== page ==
Is Pope Francis a Communist?

In November Pope Francis published Evangelii Gaudium (The Joy of the Gospel). He characterized the paper as not a comprehensive document, but rather a simple sharing of his pastoral heart for the mission of the Church. In the midst of this exhortation he speaks of poverty and economic oppression of the poor.

The release of the document was widely covered and some of its content considered controversial. In this post I want to call attention to paragraphs 53-58, the parts that sparked the controversy:

                No to an economy of exclusion

53. Just as the commandment “Thou shalt not kill” sets a clear limit in order to safeguard the value of human life, today we also have to say “thou shalt not” to an economy of exclusion and inequality. Such an economy kills. How can it be that it is not a news item when an elderly homeless person dies of exposure, but it is news when the stock market loses two points? This is a case of exclusion. Can we continue to stand by when food is thrown away while people are starving? This is a case of inequality. Today everything comes under the laws of competition and the survival of the fittest, where the powerful feed upon the powerless [emphasis mine]. As a consequence, masses of people find themselves excluded and marginalized: without work, without possibilities, without any means of escape.

Human beings are themselves considered consumer goods to be used and then discarded. We have created a “throw away” culture which is now spreading … .”

54. In this context, some people continue to defend trickle-down theories which assume that economic growth, encouraged by a free market, will inevitably succeed in bringing about greater justice and inclusiveness in the world. This opinion, which has never been confirmed by the facts, expresses a crude and naïve trust in the goodness of those wielding economic power and in the sacralized workings of the prevailing economic system. Meanwhile, the excluded are still waiting. To sustain a lifestyle which excludes others, or to sustain enthusiasm for that selfish ideal, a globalization of indifference has developed. Almost without being aware of it, we end up being incapable of feeling compassion at the outcry of the poor, weeping for other people’s pain, and feeling a need to help them, as though all this were someone else’s responsibility and not our own. The culture of prosperity deadens us; we are thrilled if the market offers us something new to purchase. In the meantime all those lives stunted for lack of opportunity seem a mere spectacle; they fail to move us.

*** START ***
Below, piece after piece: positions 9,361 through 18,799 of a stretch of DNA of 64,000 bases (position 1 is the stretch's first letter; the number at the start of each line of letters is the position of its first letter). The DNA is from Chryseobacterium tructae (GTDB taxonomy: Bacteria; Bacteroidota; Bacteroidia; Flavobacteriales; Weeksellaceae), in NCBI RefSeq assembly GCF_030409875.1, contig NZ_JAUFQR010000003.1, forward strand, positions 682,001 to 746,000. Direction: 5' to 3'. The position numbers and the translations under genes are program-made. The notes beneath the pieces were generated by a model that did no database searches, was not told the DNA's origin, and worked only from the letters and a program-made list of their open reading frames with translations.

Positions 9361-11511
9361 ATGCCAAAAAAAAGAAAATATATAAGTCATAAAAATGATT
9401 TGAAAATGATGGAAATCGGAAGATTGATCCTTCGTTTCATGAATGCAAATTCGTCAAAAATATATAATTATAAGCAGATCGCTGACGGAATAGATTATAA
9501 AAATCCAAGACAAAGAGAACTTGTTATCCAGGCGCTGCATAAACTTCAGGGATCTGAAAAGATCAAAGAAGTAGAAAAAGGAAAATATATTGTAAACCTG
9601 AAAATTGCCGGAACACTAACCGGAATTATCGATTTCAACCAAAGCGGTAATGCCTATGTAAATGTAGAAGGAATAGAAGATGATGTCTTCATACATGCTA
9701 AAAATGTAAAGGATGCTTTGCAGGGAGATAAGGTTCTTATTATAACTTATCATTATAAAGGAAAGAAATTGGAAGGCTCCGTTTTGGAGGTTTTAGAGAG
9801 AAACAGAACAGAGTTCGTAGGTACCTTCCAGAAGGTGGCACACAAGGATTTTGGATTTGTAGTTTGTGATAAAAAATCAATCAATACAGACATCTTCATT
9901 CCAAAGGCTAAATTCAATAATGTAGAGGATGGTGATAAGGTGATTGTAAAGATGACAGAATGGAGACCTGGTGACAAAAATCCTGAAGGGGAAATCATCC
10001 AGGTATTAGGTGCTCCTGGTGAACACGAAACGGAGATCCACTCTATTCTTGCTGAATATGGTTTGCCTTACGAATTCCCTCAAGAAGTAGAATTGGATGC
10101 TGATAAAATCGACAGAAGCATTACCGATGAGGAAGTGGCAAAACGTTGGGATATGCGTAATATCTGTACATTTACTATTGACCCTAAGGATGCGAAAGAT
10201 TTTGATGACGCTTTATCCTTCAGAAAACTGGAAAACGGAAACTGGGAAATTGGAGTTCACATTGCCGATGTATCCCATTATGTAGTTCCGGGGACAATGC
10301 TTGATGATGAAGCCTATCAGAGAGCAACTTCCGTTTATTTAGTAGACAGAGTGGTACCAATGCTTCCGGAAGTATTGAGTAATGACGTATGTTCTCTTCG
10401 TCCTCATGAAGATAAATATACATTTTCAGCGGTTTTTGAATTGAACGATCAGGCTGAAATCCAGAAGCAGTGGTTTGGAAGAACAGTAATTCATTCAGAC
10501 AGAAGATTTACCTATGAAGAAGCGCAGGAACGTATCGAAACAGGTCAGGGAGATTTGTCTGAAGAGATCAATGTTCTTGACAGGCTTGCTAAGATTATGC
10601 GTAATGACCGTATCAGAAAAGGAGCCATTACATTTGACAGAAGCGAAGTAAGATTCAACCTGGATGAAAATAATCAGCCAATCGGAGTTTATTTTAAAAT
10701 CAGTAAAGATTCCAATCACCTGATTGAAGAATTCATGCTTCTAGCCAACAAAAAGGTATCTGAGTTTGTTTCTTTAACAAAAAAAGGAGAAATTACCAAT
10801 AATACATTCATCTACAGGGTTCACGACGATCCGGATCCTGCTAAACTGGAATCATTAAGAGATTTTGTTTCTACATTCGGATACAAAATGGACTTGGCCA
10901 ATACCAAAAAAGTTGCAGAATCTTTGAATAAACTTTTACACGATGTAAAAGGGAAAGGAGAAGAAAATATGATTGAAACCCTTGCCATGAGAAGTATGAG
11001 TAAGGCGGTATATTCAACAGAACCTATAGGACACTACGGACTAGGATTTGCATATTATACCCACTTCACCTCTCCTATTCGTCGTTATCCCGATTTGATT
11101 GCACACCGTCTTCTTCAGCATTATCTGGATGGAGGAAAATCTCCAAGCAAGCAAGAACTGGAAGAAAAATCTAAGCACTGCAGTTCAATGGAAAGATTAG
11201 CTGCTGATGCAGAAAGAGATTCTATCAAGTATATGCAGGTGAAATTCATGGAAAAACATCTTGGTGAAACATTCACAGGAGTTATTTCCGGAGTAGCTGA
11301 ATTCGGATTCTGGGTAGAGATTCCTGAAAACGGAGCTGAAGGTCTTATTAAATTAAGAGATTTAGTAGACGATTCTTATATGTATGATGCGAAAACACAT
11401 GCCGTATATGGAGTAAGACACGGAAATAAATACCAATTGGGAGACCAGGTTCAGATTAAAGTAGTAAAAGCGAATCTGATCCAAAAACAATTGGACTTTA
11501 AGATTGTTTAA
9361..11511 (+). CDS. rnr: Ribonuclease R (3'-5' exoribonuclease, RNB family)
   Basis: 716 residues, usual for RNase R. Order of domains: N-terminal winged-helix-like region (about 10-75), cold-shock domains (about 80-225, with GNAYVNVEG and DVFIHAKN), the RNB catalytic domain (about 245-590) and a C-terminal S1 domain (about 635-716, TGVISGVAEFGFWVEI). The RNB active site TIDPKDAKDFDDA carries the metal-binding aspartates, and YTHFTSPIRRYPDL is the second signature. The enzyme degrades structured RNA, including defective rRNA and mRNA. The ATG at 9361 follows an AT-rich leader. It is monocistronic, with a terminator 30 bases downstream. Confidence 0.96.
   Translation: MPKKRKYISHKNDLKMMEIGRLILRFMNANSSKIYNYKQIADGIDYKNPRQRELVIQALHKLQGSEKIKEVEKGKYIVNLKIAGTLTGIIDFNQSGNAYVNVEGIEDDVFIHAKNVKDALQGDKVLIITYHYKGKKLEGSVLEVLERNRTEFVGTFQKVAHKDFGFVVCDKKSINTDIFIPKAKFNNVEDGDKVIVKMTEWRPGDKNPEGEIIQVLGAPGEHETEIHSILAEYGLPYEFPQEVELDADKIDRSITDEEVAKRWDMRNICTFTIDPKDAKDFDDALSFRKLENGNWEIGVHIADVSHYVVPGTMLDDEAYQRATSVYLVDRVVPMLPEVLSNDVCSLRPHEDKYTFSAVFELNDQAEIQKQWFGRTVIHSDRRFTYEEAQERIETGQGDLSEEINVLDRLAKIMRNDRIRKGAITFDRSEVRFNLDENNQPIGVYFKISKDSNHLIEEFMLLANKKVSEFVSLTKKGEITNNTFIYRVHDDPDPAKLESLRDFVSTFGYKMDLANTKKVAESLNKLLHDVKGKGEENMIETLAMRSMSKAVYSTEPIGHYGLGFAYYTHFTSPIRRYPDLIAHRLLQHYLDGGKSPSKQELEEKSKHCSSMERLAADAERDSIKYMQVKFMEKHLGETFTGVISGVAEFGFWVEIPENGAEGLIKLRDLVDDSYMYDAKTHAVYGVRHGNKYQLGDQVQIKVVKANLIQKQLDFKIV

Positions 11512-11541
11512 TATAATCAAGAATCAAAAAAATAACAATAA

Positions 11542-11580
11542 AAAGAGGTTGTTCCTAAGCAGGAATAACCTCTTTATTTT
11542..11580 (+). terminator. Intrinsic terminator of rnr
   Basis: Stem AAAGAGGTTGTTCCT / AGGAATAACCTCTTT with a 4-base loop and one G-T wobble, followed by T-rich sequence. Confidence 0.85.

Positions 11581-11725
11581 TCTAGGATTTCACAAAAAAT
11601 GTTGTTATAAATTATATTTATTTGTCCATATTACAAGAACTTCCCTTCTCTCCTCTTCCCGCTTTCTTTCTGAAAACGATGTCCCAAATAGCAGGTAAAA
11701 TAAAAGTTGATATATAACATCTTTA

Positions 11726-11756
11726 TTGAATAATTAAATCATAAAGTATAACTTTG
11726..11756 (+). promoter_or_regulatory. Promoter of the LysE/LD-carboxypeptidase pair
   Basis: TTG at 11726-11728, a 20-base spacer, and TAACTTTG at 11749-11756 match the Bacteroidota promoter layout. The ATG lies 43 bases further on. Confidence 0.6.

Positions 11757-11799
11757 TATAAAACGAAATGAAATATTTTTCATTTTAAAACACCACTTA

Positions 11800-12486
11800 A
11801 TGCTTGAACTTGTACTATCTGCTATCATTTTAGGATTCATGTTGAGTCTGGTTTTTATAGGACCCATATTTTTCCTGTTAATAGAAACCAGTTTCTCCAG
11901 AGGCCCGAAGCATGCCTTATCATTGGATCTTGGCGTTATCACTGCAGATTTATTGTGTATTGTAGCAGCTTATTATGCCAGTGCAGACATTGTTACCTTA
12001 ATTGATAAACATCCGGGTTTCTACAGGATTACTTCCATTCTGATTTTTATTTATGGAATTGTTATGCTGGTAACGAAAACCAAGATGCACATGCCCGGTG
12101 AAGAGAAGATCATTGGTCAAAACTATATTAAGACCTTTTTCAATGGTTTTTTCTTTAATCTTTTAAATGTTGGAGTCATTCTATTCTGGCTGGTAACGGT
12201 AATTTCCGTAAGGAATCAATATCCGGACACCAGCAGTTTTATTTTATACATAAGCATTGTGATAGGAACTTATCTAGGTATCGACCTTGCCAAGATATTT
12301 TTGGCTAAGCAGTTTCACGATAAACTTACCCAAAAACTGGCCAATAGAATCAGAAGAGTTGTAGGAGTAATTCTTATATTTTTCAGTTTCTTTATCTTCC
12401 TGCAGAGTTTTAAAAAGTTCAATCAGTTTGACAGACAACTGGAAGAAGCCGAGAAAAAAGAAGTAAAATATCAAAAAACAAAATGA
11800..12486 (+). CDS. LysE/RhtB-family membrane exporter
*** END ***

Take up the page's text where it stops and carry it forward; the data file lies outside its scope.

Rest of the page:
No to the new idolatry of money

55. One cause of this situation is found in our relationship with money, since we calmly accept its dominion over ourselves and our societies. The current financial crisis can make us overlook the fact that it originated in a profound human crisis: the denial of the primacy of the human person! We have created new idols. The worship of the ancient golden calf (cf. Ex 32:1-35) has returned in a new and ruthless guise in the idolatry of money and the dictatorship of an impersonal economy lacking a truly human purpose. The worldwide crisis affecting finance and the economy lays bare their imbalances and, above all, their lack of real concern for human beings; man is reduced to one of his needs alone: consumption.

56. While the earnings of a minority are growing exponentially, so too is the gap separating the majority from the prosperity enjoyed by those happy few. This imbalance is the result of ideologies which defend the absolute autonomy of the marketplace and financial speculation. Consequently, they reject the right of states, charged with vigilance for the common good, to exercise any form of control. A new tyranny is thus born, invisible and often virtual, which unilaterally and relentlessly imposes its own laws and rules. Debt and the accumulation of interest also make it difficult for countries to realize the potential of their own economies and keep citizens from enjoying their real purchasing power. To all this we can add widespread corruption and self-serving tax evasion, which have taken on worldwide dimensions. The thirst for power and possessions knows no limits. In this system, which tends to devour everything which stands in the way of increased profits, whatever is fragile, like the environment, is defenseless before the interests of a deified market, which become the only rule.

No to a financial system which rules rather than serves